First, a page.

What is gastric MALT lymphoma?

MALT Lymphoma is a type of B-cell non-Hodgkin lymphoma which is a group of cancers that affect the lymphatic system (a network of tubes and nodes that help to fight infection). It starts when white blood cells called B-cell lymphocytes begin to grow in an uncontrolled way.

MALT gets its name from the mucosa-associated lymphoid tissue (MALT) where it’s found, most often in the lining of the stomach. This is called gastric MALT lymphoma.

It's a slow-growing cancer that responds well to treatment, especially as it's usually diagnosed early.

What causes gastric MALT lymphoma?

Gastric MALT lymphoma is most often caused by an infection in the stomach lining called Helicobacter pylori (H. pylori). This is a very common infection that causes indigestion but rarely any serious problems. However, it can sometimes cause lymphoma if the stomach lining has been inflamed for a long time. 

It can affect anyone at any age, but it's more likely as you get older

What are the symptoms of gastric MALT lymphoma?

It’s possible for gastric MALT lymphoma not to cause any symptoms and to be detected during tests for something else. However, it can cause symptoms such as

  • Feeling sick
  • Indigestion
  • Loss of appetite
  • Tummy pain

Depending on how advanced the cancer is, you might also experience:

  • Night sweats
  • Fever
  • Unexplained weight loss

It's important that you talk to your doctor if you're experiencing any of these symptoms so that the underlying cause can be identified. Having one or more of these symptoms doesn’t always mean you have cancer but it’s always important to speak to a doctor if you’re experiencing symptoms. Cancers diagnosed early have a much better chance of being cured, especially with the many modern cancer treatments available.


How is gastric MALT lymphoma diagnosed?

You'll need an investigation called an endoscopy. This is a very thin tube with a camera inside being passed into your stomach through your mouth to remove a small section of the stomach lining (a biopsy). This endoscopy is performed under sedation and is quite painless. The biopsy will be sent to a lab to investigate the cells under a microscope and look for any signs of abnormal growth.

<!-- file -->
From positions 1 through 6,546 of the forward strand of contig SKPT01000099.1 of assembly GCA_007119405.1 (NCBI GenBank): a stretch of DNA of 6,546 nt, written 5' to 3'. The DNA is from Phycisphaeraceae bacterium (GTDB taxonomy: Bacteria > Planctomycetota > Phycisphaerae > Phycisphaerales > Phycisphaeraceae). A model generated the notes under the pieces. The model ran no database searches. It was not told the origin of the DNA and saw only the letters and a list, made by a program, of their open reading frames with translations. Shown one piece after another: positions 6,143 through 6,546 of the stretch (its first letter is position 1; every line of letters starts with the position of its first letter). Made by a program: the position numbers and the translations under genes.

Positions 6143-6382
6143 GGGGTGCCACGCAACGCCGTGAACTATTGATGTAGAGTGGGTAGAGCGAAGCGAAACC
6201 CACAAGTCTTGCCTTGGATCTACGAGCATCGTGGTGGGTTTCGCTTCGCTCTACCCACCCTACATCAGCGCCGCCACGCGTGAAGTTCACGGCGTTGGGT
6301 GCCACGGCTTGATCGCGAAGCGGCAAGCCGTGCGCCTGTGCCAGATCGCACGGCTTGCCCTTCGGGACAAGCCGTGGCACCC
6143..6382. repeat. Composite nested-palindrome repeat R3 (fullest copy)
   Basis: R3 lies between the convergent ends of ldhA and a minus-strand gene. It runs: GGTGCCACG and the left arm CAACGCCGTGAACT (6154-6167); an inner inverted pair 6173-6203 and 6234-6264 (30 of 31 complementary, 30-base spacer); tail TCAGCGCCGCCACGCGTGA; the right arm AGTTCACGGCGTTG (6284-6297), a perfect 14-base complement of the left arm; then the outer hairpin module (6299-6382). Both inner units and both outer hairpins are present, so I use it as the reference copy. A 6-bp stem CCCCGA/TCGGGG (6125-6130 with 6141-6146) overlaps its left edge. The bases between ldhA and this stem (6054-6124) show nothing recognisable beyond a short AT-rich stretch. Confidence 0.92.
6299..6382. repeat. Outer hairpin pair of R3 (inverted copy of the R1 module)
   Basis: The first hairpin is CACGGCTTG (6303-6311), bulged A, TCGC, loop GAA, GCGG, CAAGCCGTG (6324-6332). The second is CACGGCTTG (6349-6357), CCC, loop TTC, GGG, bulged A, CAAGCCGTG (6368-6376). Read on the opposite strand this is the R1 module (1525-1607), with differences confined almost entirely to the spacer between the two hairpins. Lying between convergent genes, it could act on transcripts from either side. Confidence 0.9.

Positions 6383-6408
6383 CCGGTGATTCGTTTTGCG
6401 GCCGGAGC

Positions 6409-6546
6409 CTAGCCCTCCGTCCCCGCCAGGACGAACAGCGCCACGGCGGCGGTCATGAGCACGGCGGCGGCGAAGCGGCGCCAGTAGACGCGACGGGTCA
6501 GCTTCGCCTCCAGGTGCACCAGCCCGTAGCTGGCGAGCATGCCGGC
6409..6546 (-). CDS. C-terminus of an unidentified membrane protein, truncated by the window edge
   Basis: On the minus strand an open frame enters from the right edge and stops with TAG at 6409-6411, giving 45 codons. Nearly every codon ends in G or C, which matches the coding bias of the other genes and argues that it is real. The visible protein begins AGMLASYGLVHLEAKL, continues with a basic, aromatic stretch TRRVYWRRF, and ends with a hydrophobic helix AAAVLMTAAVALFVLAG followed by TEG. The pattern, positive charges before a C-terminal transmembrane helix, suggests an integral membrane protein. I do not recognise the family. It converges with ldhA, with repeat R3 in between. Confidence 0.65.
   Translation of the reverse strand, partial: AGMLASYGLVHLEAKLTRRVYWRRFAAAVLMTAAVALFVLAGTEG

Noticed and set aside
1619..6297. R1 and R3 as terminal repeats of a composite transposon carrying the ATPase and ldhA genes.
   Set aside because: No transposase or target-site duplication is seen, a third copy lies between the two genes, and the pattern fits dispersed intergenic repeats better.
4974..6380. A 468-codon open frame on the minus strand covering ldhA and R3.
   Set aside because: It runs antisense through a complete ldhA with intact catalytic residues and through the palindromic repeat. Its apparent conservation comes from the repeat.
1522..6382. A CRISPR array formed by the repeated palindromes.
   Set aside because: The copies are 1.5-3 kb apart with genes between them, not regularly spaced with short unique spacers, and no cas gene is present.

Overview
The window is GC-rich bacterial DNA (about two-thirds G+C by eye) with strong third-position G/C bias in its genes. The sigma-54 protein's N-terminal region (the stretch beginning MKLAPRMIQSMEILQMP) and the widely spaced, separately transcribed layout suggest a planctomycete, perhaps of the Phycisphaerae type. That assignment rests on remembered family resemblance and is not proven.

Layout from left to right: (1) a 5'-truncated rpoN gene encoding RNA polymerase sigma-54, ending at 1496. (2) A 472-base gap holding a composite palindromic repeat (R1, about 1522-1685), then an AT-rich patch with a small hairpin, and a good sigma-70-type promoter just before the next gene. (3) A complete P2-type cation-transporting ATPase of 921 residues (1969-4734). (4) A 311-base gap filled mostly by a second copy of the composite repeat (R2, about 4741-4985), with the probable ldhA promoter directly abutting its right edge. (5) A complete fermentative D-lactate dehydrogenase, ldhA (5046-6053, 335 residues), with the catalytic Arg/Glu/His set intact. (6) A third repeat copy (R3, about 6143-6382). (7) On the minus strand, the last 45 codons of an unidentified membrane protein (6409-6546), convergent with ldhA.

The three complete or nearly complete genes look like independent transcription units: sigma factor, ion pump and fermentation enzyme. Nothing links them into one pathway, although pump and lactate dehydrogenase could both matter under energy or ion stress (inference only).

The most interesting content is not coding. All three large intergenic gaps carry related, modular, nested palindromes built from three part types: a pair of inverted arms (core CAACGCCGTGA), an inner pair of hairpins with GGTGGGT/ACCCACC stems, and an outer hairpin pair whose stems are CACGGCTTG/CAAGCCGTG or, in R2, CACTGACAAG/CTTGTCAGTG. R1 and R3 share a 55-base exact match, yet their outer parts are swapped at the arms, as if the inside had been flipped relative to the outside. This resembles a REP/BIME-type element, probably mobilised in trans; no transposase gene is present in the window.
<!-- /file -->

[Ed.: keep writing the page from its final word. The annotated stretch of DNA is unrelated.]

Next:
You may also have a blood test or a special breath test to detect any signs of the H.pylori infection.

This can be a worrying time, but most gastric MALT lymphomas are diagnosed at an early stage when it's still a low-grade cancer and growing very slowly. At this stage it's curable.

If your consultant suspects that it's progressed into a high-grade disease, they'll arrange for more diagnostic tests to confirm this.  

Cancer treatment for gastric MALT lymphoma

How is gastric MALT lymphoma treated?

If caused by the H.pylori infection, gastric MALT lymphoma can often be successfully treated with antibiotics. If H.pylori isn’t the cause, or antibiotics haven't worked, a different treatment will be needed. These can include:

  • Radiotherapy
  • Chemotherapy
  • Surgery

Your consultant will recommend what is best for you. Radiotherapy, for example, uses high-energy beams to destroy the cancer cells and because lymphoma is very sensitive to radiotherapy, it’s a good treatment option for early-stage lymphoma.

Modern radiotherapy techniques effectively target the stomach and carefully avoid surrounding healthy tissue. These include MRI-guided radiotherapy, exclusively available at GenesisCare. You can find out more about MRIdian radiotherapy for gastric MALT lymphoma here

Why choose GenesisCare?

We offer the latest innovations in radiotherapy treatments and techniques, including MRIdian MRI-guided radiotherapy for gastric MALT lymphoma. This treatment is delivered by a highly experienced team of cancer experts at our centres in Oxford and Cromwell Hospital in London, in as little as 12 treatment sessions, minimising disruption to everyday life.  

GenesisCare is a leading independent provider of world-class private cancer care, including chemotherapy, immunotherapy, and radiotherapy, together with supportive care such as counselling and wellbeing therapies

Reviewed by:

Dr Veni Ezhil
Clinical Oncologist
Sept 2023

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